• Amino acid kinetics [ Time Frame: Up to 2 years ] [ Designated as safety issue: No ]
    Acute change from postabsorptive state after intake of essential amino acid + LEU vs total amino acid supplement

  • Glucose kinetics [ Time Frame: Up to 2 years ] [ Designated as safety issue: No ]
    Acute change from postabsorptive state after intake of essential amino acid + LEU vs total amino acid supplement

  • Fat-free mass [ Time Frame: Up to 2 years ] [ Designated as safety issue: No ]
    Characterization of subjects


Enrollment: 14
Study Start Date: July 2008
Study Completion Date: February 2013
Primary Completion Date: December 2012 (Final data collection date for primary outcome measure)
Arms Assigned Interventions
Experimental: Oral EAA vs total AA supplement Dietary Supplement: Essential amino acid intake + Leucine vs total AA supplement
7 g as bolus
Other Name: 7 g EAA + 40% LEU

Detailed Description:

In this study, we will test the following hypothesis: A high-leucine essential amino acid mixture (dose of 6.7 g) will stimulate protein anabolism to a greater extent than a standard balanced mixture of total (essential and non-essential) amino acids in CF pediatric subjects. The principal endpoints will be the extent of stimulation of protein synthesis rate and the reduction in endogenous protein breakdown. The current project will provide information that will enable us to better understand the underlying metabolic mechanisms that regulate protein metabolism in pediatric subjects with CF.

  Eligibility

Ages Eligible for Study:   10 Years to 21 Years
Genders Eligible for Study:   Both
Accepts Healthy Volunteers:   No
Criteria

Inclusion Criteria:

  1. Subjects who already have a diagnosis of CF based on universal diagnostic criteria.
  2. Age 14 to 21 years at the time of enrollment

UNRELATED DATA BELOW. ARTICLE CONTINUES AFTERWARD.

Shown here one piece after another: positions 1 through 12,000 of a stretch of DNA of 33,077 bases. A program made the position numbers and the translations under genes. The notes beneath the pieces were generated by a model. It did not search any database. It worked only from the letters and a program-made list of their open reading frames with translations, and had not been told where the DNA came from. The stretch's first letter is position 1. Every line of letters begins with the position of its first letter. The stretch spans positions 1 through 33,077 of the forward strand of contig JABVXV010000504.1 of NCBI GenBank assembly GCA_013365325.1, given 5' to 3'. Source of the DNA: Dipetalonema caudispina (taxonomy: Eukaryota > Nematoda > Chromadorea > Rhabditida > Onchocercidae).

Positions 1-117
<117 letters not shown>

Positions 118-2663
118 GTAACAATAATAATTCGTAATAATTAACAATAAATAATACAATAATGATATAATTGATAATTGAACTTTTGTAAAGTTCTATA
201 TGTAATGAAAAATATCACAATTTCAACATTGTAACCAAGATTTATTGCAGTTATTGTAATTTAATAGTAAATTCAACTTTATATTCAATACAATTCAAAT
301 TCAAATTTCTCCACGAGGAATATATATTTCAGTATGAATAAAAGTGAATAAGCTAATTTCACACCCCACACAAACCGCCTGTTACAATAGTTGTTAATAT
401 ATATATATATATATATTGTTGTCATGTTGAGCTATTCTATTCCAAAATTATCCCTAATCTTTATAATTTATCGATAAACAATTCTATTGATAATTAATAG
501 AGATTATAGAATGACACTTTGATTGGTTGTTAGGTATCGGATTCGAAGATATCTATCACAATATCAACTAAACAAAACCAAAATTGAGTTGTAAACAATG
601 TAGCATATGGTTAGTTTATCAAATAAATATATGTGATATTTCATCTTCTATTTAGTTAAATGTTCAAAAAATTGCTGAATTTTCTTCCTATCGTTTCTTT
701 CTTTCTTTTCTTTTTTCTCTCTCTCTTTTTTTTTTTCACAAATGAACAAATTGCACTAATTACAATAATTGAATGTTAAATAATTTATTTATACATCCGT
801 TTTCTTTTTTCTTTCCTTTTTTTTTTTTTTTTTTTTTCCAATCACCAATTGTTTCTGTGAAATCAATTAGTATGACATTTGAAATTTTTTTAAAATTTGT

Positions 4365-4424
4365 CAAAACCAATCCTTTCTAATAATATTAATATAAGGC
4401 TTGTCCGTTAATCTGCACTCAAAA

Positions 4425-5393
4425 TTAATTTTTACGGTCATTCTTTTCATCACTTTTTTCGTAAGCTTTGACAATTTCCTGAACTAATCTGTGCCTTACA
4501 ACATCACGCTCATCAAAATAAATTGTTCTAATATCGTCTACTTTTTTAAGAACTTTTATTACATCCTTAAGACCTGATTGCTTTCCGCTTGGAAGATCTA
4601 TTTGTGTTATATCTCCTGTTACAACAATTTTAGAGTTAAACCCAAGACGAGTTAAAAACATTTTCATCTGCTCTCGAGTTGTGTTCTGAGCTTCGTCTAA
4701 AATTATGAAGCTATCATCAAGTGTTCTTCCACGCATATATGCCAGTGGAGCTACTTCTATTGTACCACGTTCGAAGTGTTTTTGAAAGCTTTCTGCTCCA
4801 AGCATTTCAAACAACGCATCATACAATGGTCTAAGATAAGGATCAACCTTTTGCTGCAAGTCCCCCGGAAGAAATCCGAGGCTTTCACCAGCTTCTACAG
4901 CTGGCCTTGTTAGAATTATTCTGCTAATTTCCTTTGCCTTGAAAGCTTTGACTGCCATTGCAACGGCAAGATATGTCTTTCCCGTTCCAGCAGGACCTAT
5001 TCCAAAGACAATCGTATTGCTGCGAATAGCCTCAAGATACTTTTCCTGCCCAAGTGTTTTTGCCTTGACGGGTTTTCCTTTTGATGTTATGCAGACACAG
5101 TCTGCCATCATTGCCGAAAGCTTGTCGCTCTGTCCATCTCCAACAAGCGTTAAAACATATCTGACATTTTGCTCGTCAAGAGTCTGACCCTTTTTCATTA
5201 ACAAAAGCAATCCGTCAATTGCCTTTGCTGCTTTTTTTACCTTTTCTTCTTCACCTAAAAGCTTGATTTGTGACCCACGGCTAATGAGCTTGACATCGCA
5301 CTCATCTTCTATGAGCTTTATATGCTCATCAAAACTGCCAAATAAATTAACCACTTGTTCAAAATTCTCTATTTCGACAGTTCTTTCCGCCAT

3. Under routine medical control at the CF center of ACH
  4. Admitted to the ACH for treatment of pulmonary exacerbation of CF disease.
  5. Improvement in lung function (FEV1) at the time of enrollment back to baseline values (as determined in the clinically stable pre-hospital period)
  6. Central or peripheral venous line in place
  7. No planned major changes or interventions in the treatment and care of the pediatric subject on Day -2 and -1 before discharge from the hospital.

Exclusion Criteria:

  1. Established diagnosis of Diabetes Mellitus
  2. Presence of fever within the last 3 days
  3. Unstable metabolic diseases including liver (cirrhosis) or renal disease
  4. Chronic respiratory failure with cor pulmonale
  5. Use of long-term oral corticosteroids or short course of oral corticosteroids in the preceding month before enrollment
  6. Any other condition according to the principle investigator or study physician would interfere with collecting study samples
  7. Failure to give assent / informed consent
  Contacts and Locations
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Please refer to this study by its ClinicalTrials.gov identifier: NCT01172301

Locations
United States, Arkansas
University of Arkansas for Medical Sciences
Little Rock, Arkansas, United States, 72205
Sponsors and Collaborators
Texas A&M University
Arkansas Children's Hospital Research Institute
Investigators
Principal Investigator: Nicolaas EP Deutz, MD, PhD University of Arkansas
  More Information

No publications provided

Responsible Party: Marielle PKJ Engelen, PhD, PhD, Texas A&M University
ClinicalTrials.gov Identifier: NCT01172301     History of Changes
Other Study ID Numbers: 104738
Study First Received: July 27, 2010
Last Updated: June 12, 2013
Health Authority: United States: Institutional Review Board

Keywords provided by Texas A&M University:
CF
protein metabolism
essential amino acid intake

Additional relevant MeSH terms:
Cystic Fibrosis
Fibrosis
Digestive System Diseases
Genetic Diseases, Inborn
Infant, Newborn, Diseases
Lung Diseases
Pancreatic Diseases
Pathologic Processes
Respiratory Tract Diseases

ClinicalTrials.gov processed this record on October 20, 2014